Located in the Alsace region along the border of Germany, Strasbourg is the eighth-largest city in France. It’s a cultural epicenter of Europe, rich in history and a hub for engineering, manufacturing, and shipping. As the second-largest port both along the Rhine and within France, Strasbourg plays an important role in the transportation of goods.
Flights to Strasbourg, France, arrive at Strasbourg Airport (SXB). It’s a minor international airport with only one terminal, handling roughly one million travelers each year. Thanks to France’s high-speed rail lines, many tourists looking to fly to Strasbourg instead arrive in Paris, then hop on a connecting train, so they can see the sweeping cityscape and beautiful French countryside. Part of the reason behind this is that cheap flights to Strasbourg are harder to come by. Ryanair, one of the cheaper options for European travel, suspended services to Strasbourg Airport after French courts found that the airline had received illegal subsidies from SXB. While tourists can still find low fares and discounts, Ryanair is no longer an option.
Still, Strasbourg is one of the more picturesque destinations for tourists looking for a scenic, French experience. Known as La Petite France (or Little France), this historic neighborhood is a UNESCO World Heritage site and one of the most popular stops for travelers both near and far. Located along the River Ill, words fail to give the scenic assortment of cobblestone streets, medieval architecture, and old-fashioned bridges justice. Walking through La Petite France feels like walking through an impressionistic painting, especially during the spring and summer seasons.
Originally built in the 11th century in the Roman style, the Strasbourg Cathedral is one of the tallest of its kind in the world and a must-see for tourists. Over the years, the Roman style was modified with Gothic elements, and the result is an artistic design that leaves visitors awestruck.
For those who book tickets to Strasbourg, the “Grand Island” is one of the primary attractions. La Petite France, which is located in Grand Island, is just a part of the grandeur and majesty of this UNESCO World Heritage site. The Strasbourg Cathedral, along with other churches like St. Thomas, also are located on the Grand Island, surrounded by cobblestone streets, bridges, and architecture from centuries past. Located right next to the Strasbourg Cathedral is the Rohan Palace, which formerly housed bishops and cardinals. The building itself is considered a masterpiece of French Baroque style, and today, it houses three museums that are open to the public. Visitors to Rohan Palace can explore the Archaeological Museum, Museum of Decorative Arts, and the municipal art gallery, which features temporary exhibits.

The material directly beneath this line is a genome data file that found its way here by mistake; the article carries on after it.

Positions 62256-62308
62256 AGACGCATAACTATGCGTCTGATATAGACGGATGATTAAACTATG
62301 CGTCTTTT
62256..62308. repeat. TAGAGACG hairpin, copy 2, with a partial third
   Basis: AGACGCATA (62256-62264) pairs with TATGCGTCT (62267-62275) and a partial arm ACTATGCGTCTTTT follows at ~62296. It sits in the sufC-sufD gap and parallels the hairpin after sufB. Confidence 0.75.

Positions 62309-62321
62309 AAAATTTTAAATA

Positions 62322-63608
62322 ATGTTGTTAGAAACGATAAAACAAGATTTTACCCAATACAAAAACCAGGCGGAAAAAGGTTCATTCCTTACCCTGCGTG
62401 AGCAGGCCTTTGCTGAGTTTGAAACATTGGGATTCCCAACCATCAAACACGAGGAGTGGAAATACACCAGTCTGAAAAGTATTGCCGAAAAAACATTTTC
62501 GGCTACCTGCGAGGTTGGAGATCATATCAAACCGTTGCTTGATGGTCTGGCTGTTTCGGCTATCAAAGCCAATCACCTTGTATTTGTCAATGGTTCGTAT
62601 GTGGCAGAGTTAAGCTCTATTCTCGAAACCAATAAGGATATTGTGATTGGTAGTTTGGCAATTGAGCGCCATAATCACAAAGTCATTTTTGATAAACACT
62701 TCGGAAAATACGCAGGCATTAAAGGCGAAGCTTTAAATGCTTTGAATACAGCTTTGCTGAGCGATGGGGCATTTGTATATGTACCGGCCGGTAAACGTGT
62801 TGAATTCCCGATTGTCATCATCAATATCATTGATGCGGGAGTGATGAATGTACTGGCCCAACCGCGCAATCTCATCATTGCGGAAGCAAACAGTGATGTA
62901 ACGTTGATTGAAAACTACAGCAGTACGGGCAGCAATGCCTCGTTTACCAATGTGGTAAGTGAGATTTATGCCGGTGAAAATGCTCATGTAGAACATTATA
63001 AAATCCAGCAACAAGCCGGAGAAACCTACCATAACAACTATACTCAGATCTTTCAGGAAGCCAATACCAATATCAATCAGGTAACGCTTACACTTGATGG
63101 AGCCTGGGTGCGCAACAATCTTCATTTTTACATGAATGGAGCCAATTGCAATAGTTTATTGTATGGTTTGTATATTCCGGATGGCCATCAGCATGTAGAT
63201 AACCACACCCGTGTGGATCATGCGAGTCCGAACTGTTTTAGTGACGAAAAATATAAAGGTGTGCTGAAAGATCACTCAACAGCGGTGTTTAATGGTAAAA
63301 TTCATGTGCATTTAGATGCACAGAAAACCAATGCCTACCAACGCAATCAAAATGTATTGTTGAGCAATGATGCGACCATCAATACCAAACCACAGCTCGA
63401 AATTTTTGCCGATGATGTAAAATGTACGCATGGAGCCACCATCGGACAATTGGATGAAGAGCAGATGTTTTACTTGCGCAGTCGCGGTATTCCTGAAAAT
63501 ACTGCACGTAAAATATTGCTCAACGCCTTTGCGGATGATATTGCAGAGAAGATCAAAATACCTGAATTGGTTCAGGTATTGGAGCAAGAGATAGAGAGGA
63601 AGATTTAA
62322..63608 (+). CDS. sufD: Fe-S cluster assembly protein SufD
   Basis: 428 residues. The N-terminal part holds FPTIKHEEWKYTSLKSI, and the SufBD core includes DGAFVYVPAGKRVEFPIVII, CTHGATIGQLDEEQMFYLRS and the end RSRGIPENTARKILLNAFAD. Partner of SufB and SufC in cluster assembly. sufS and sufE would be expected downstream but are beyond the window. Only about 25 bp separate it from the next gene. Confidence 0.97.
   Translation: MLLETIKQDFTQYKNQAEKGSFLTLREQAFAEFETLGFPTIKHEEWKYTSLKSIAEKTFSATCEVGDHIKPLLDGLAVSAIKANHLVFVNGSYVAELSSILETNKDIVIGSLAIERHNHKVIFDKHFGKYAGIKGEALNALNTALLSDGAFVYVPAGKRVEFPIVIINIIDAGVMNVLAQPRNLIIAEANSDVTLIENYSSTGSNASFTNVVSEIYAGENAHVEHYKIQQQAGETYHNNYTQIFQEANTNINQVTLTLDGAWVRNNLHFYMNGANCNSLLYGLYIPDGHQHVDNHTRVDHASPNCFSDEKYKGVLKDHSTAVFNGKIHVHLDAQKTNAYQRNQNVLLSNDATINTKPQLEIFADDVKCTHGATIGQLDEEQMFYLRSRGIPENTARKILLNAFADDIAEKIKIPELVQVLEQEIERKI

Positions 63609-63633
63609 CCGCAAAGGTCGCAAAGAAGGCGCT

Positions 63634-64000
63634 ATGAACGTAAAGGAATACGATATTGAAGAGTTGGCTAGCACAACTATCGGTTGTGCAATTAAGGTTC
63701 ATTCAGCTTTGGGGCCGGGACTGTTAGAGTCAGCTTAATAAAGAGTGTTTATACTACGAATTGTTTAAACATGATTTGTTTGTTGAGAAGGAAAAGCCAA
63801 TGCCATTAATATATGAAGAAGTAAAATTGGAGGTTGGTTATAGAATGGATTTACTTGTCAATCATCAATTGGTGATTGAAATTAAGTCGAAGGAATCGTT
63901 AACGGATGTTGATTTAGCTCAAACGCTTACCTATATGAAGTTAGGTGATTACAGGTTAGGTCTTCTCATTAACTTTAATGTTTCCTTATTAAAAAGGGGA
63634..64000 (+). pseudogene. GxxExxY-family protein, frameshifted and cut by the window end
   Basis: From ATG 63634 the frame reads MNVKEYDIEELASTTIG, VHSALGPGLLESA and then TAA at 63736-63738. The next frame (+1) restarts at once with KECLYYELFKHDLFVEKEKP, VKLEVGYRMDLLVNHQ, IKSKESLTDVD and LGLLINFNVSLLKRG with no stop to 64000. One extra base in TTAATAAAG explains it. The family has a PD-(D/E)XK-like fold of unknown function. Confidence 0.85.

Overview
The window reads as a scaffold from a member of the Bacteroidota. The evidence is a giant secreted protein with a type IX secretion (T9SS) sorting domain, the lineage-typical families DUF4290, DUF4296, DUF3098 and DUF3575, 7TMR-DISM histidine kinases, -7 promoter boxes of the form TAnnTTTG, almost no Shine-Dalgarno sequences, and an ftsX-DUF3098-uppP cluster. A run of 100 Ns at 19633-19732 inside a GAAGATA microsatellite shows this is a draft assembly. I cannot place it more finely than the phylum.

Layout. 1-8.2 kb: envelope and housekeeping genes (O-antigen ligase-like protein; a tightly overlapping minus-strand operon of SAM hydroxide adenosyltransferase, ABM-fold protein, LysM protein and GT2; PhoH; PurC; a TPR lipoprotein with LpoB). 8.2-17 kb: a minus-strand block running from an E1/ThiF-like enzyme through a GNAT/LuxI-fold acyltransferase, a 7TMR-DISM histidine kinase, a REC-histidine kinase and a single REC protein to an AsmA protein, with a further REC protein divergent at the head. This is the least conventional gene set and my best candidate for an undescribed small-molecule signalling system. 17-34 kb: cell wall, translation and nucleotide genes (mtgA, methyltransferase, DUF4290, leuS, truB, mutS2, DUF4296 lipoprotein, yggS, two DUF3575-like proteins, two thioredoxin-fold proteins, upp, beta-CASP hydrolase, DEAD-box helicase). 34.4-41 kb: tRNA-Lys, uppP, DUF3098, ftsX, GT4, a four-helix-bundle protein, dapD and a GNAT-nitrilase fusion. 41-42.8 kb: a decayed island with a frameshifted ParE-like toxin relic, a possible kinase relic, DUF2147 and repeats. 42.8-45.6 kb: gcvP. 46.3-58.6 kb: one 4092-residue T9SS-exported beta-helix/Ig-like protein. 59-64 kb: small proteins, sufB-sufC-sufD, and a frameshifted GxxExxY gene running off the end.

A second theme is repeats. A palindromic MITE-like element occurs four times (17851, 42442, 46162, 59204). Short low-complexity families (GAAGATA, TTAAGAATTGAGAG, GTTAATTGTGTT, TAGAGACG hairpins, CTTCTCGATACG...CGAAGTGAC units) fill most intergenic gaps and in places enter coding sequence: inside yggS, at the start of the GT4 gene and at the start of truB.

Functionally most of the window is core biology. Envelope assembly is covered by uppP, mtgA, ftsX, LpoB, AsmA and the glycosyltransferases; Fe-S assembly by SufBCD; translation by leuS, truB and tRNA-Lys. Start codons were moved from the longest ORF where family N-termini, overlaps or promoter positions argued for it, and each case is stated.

There are 8 other major museums in the Strasbourg area, many of which are dedicated to fine art or antiquity. Some of the more unique cultural explorations include the Voodoo museum, which features artifacts from Haiti, and the Strasbourg Bar Association Museum, which features exhibits on the history of lawyers in the city.
A little ways outside of Strasbourg, tourists with a sweet tooth will find a chocolate museum. For those who fly to Strasbourg in search of candy, this delightful adventure will end with a sweet treat.
Music is an important culture in Strasbourg. In fact, one of the oldest symphonic orchestras in western Europe finds its home in the city. Founded in 1855, the Strasbourg Philharmonic Orchestra still plays in the area, offering an experience for the ears for locals and travelers alike.
No flight to Strasbourg is complete without a taste of the local cuisine. Because the city borders on France and Germany, its food style is a combination of both. Choucroute d'Alsace, or sauerkraut, is a popular side dish in the region, served up with sausages. For foodies looking for an experience, poached liver dumplings, also known as lewerknepfle, are a popular dish in the region. They’re soft, tasty, and steeped in both French and German cooking traditions. Though coq au vin is a famous French dish, in the Strasbourg area, it’s known as coq au Riesling, wherein the red wine is supplanted with a local Riesling.